Record Number Of Patents Emerge From MUSC Technologies in FY 2015Medical University of South Carolina
Innovations include therapies for brain and spinal cord injuries, cancer and leg ulcers
CHARLESTON, S.C. – Technologies developed at the Medical University of South Carolina (MUSC) led to a record number of 69 patents issued to MUSC Foundation for Research Development (FRD) during fiscal year 2015, more than double FRD's previous high of 33 patents in fiscal year 2014.
FRD cultivates ideas with commercial potential as they emerge from MUSC and helps secure patents so the public health benefits of those technologies can be fully realized through the marketplace. To that end, FRD typically licenses technologies to medical companies that make substantial investments in the patent and clinical development process.
"To have so many technologies successfully go through such rigorous review, both domestically and abroad, speaks to the novelty of the technologies that are being created at MUSC," said Jesse Goodwin, who is both deputy director for FRD and technology development officer for MUSC SCTR Institute. "The fact that the patents are being nationalized into so many countries speaks to the importance of the technologies."
Of FRD's fiscal year 2015 patents, 17 were issued in the U.S., and 52 in foreign countries. Longtime commercial partner Alexion Pharmaceuticals is the licensee of 38 of those patents, due in large part to one therapy that was patented in 32 European countries.
Alexion's MUSC-based patents are part of a larger portfolio surrounding strategies to inhibit the complement pathway. Complement is a group of soluble and cell surface proteins that represent a crucial component of the immune system but may also contribute to a variety of autoimmune diseases and injuries. The 2015 patents cover therapies co-invented by an MUSC team to address traumatic brain injury and spinal cord injury and to promote liver regeneration after a patient's liver has been partially removed.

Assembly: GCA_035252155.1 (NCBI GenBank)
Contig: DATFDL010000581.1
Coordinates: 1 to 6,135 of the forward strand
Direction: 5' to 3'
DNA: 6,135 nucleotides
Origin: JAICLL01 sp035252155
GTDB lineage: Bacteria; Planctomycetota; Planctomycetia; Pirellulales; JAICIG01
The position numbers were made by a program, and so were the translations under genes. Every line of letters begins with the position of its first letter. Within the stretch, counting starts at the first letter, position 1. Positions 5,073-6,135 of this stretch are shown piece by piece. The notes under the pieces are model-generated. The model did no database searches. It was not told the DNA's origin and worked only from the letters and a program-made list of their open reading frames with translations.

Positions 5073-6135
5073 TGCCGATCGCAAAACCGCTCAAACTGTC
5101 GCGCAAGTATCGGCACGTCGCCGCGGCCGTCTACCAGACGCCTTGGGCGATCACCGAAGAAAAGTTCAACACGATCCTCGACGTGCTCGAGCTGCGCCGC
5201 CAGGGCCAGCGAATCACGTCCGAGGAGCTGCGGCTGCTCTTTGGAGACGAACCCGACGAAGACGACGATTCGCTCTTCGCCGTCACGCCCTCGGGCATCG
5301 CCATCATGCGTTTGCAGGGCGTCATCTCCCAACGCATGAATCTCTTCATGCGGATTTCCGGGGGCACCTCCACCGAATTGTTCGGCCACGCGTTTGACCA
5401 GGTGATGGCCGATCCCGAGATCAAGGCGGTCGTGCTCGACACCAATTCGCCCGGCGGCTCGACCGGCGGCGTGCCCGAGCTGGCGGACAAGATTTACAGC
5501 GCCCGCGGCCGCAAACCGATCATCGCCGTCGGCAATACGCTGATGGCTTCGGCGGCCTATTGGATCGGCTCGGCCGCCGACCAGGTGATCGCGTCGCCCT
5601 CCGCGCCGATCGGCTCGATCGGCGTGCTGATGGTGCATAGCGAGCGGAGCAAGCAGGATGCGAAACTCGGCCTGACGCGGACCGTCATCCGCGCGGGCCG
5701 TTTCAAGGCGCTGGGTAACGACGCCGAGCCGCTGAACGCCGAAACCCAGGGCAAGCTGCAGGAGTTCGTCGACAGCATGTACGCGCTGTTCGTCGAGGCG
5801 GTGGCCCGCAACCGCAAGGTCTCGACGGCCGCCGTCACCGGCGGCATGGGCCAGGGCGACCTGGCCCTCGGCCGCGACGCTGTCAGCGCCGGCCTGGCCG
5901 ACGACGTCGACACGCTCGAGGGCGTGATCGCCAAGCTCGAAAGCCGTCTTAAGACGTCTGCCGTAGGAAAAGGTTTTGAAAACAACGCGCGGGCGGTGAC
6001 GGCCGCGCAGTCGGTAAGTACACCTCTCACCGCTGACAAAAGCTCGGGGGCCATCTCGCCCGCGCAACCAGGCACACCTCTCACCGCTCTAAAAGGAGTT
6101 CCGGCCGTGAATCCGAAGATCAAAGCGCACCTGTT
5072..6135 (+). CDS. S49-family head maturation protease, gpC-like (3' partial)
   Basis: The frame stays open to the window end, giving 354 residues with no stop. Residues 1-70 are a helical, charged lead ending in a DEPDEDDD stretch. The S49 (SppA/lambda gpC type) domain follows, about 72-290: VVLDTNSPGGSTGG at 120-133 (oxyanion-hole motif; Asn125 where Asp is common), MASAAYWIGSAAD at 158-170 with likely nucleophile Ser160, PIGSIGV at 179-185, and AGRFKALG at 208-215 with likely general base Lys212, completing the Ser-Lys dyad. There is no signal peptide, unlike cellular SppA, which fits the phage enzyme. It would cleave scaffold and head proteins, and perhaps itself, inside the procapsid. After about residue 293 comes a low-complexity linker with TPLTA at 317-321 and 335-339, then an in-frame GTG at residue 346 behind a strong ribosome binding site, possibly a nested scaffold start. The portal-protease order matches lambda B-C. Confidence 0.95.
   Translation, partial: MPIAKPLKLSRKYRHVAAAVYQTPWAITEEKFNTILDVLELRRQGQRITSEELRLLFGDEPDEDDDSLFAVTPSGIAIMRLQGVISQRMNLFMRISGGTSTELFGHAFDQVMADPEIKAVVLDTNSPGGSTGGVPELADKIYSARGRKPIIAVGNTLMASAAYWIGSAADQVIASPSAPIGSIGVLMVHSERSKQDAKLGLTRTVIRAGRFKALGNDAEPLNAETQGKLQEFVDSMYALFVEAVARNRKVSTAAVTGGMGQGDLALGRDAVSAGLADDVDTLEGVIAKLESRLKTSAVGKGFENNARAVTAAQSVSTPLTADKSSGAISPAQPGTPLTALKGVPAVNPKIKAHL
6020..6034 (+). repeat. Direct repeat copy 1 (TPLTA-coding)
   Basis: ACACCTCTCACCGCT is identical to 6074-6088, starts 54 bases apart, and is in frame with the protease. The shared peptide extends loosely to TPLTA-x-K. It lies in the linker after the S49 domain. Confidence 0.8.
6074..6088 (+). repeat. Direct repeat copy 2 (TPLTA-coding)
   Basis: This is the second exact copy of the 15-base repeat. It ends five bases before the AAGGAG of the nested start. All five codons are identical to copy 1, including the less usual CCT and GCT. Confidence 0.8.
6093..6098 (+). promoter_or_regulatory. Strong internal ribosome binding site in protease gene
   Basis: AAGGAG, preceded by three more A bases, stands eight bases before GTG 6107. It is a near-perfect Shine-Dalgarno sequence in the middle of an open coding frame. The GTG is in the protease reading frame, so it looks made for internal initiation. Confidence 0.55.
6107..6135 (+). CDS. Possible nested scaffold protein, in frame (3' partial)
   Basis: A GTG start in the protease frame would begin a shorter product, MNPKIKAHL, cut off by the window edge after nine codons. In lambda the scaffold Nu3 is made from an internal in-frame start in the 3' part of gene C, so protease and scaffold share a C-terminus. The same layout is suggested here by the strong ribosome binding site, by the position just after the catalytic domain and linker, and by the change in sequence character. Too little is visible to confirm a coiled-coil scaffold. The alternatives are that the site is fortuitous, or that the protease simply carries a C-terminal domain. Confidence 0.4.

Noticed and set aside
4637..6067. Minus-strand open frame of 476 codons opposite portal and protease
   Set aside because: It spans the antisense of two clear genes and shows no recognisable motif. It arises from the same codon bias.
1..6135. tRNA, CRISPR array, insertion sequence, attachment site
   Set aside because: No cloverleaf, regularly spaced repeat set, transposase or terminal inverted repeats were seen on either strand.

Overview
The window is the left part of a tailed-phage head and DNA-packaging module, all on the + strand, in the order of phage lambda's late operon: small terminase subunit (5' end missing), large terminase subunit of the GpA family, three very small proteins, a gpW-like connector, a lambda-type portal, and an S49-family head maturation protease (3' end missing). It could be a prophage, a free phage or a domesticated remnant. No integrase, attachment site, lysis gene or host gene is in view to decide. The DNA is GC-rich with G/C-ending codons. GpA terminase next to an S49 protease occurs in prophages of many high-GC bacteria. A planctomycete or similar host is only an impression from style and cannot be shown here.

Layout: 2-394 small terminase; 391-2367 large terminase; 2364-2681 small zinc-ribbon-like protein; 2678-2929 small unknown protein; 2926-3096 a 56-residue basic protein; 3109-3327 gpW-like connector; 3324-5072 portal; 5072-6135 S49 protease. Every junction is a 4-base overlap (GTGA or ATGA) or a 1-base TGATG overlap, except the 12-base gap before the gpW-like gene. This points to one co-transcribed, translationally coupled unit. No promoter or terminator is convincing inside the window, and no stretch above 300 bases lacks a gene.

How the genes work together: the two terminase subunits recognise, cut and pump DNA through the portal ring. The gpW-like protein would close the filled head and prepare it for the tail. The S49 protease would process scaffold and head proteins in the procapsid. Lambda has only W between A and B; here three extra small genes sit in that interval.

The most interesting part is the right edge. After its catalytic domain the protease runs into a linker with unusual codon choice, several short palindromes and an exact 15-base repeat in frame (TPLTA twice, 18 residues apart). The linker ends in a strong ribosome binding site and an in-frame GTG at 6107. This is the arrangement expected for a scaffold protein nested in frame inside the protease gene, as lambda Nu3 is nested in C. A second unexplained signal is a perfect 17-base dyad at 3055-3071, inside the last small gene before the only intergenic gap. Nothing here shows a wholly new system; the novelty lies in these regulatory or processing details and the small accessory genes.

In addition to its work with well-established companies such as Alexion, FRD facilitates the creation of startup companies that originate to commercialize MUSC technology. Startups that received issued patents in fiscal year 2015 include the following:
FirstString is the licensee of six FRD patents issued in fiscal year 2015 (three U.S., three foreign) related to the wound-healing ACT1 peptide and therapies utilizing the peptide. FirstString is actively pursuing clinical testing of ACT1 as a treatment for venous leg ulcers and other issues.
SphingoGene, a licensee of patents covering small molecule drugs targeting sphingolipid metabolism, added seven foreign patents to its portfolio in fiscal year 2015. The drugs are being developed as cancer therapeutics, as sphingolipid metabolism plays a role in the survival and spread of tumor cells. The portfolio is based on the work of more than 10 MUSC inventors.
MicroVide is the licensee of four newly issued U.S. and European patents covering a microdialysis system intended to provide real-time measurement of circulating biological substances or drug levels during surgery. MicroVide CEO and former MUSC faculty member Francis Spinale, M.D., invented the technology along with others from MUSC.
FRD's record patent numbers in fiscal year 2015 reflect an increasing emphasis on innovation at MUSC. At the end of last year, MUSC gained notable recognition when it was ranked No. 4 in the world on the Patent Power 2014 Scorecard for universities. Put out by the International Electrical and Electronics Engineers (IEEE) association, the Patent Power Scorecards are based on the number and quality of U.S. patents issued during the previous year.
About MUSC Foundation for Research Development
FRD has served as MUSC's technology transfer office since 1998. During that period, FRD has filed patent applications on more than 350 technologies, resulting in over 140 U.S. issued patents. Additionally, FRD has executed more than 150 licenses and spun out more than 50 startup companies. MUSC startups have had products approved by the FDA and acquired by publicly traded corporations while attracting substantial investment dollars into South Carolina. Innovations from MUSC, including medical devices, therapies and software, are positively impacting health care worldwide. Please visit us online at frd.musc.edu
Executive Assistant Harriette Bayse